15.6" Windows 7 laptop by Toshiba / Intel Core i3 processor

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USB port was repeatedly disconnecting but now doesn't work at all

I've tried various troubleshooting options, including

--checking that no USB devices were noted as problematic in device manager

--running the troubleshooter (with no problems indicated)

--disabled and re-enabled each listing in device manager

--switching between my 1st and 2nd USB ports to check fixes (1st port works fine)

--upgrading all device software for all listings in device manager (was not prompted that changes were made and needed to restart pc)

--upgrading power options to disable USB selective suspend when plugged in via power options in control panel

--scanned for hardware changes (none)

--uninstalled USB host controller. After restarting, it recognized the port but devices still don't work when plugged into it.

--adjusted pins on USB port to provide better contact.

That's pretty much every tip I've seen online. Any other suggestions? Is it just dead? If so, can I replace it? I only have two USB ports and need both for everyday use. I've tried purchasing a hub, but it doesn't seem to work with my USB speakers and USB wireless mouse receiver.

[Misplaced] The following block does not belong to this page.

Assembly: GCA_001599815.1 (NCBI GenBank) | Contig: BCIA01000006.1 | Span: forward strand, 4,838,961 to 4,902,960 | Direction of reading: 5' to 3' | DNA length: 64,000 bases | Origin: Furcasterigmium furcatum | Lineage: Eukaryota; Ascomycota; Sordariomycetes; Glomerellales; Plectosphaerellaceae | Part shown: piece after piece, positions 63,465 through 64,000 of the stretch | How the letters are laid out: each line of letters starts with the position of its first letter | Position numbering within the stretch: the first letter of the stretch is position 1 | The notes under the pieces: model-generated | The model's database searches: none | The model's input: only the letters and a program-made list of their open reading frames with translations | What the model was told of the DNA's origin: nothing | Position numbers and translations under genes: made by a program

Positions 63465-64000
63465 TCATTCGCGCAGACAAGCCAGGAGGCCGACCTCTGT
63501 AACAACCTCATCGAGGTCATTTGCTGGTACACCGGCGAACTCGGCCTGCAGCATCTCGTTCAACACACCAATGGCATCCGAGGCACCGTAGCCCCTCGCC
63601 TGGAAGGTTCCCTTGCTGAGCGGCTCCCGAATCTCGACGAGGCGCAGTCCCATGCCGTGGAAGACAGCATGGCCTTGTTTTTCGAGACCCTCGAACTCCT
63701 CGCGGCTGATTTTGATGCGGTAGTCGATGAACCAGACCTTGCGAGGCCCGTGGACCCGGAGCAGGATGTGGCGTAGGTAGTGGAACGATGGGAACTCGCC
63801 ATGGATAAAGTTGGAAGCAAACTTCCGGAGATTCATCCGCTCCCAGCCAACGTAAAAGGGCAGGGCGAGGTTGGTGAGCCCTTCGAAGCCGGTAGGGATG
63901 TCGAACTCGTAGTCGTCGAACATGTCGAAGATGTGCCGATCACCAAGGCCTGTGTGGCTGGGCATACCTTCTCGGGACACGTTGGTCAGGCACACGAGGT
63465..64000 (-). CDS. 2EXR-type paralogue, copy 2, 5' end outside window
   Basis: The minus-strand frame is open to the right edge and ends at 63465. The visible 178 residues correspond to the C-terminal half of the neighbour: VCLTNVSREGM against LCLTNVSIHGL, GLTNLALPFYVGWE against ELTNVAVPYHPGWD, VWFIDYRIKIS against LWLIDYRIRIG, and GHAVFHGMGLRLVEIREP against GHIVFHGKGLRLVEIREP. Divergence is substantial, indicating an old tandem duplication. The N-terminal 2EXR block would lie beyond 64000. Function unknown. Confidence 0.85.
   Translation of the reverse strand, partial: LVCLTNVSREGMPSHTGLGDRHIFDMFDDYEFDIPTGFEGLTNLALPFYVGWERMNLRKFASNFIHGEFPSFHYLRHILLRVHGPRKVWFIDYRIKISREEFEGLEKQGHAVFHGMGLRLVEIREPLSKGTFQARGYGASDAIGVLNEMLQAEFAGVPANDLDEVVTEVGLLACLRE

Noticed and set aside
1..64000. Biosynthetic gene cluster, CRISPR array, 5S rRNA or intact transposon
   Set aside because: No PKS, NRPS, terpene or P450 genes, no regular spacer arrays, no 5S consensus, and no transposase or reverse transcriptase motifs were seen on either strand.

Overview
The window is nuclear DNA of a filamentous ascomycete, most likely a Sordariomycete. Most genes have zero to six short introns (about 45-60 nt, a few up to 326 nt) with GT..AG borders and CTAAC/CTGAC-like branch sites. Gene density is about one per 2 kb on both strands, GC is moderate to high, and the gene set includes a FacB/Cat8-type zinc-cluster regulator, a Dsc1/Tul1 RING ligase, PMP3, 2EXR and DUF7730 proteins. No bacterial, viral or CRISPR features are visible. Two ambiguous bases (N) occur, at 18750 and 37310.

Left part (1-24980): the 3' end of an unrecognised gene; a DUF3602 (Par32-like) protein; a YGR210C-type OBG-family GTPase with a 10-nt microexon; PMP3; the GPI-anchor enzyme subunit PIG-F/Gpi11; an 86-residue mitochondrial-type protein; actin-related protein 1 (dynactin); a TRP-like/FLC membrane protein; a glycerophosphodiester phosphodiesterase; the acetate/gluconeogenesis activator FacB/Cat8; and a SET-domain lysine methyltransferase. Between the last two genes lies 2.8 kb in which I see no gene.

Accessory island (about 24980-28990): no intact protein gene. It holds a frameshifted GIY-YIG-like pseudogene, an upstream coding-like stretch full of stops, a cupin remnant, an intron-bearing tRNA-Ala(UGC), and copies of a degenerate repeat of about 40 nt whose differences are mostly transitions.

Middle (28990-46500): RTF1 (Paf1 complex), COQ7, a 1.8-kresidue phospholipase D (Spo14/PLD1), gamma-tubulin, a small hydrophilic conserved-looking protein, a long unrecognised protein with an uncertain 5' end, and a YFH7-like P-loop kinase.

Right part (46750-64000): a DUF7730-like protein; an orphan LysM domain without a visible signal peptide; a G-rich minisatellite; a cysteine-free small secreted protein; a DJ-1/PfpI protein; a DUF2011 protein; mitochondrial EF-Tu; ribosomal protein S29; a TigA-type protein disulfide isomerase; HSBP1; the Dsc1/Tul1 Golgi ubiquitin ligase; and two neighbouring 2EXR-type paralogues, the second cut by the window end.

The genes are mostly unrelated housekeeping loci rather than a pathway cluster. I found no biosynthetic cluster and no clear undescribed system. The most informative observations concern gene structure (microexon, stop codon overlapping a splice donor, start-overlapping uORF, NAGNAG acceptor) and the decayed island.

thanks!

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It is not unlikely that you're dealing with a hardware problem here.

  1. Solder joints connecting the USB socket to the motherboard may have failed.
  2. The USB socket might be worn out. The average USB socket will resist about a thousand connect/disconnect cycles before it starts to flake out, but this may vary according to circumstances. Dust and dirt will make the socket wear out faster, as will undue mechanical stress e.g. USB plugs or devices repeatedly forced sideways, knocks, etc.
  3. Power problems. The USB port supplies power to connected devices. Some devices, such as external HDDs, tend to consume more power than what can be supplied by a single USB port - this is why some external HDDs come with a cable that has two USB plugs. USB ports are protected from excessive power drain by solid state fuses, these limit the current to safe levels. However operating the USB port close to (or just over) its power limit will degrade these components over time. When this happens, the USB port might work with devices that use little power e.g. a mouse, but it will no longer work well with devices that require more power such as external HDDs.

Resolving this type of problem requires getting access to the computer's innards, and reasonably advanced skills with a soldering iron.

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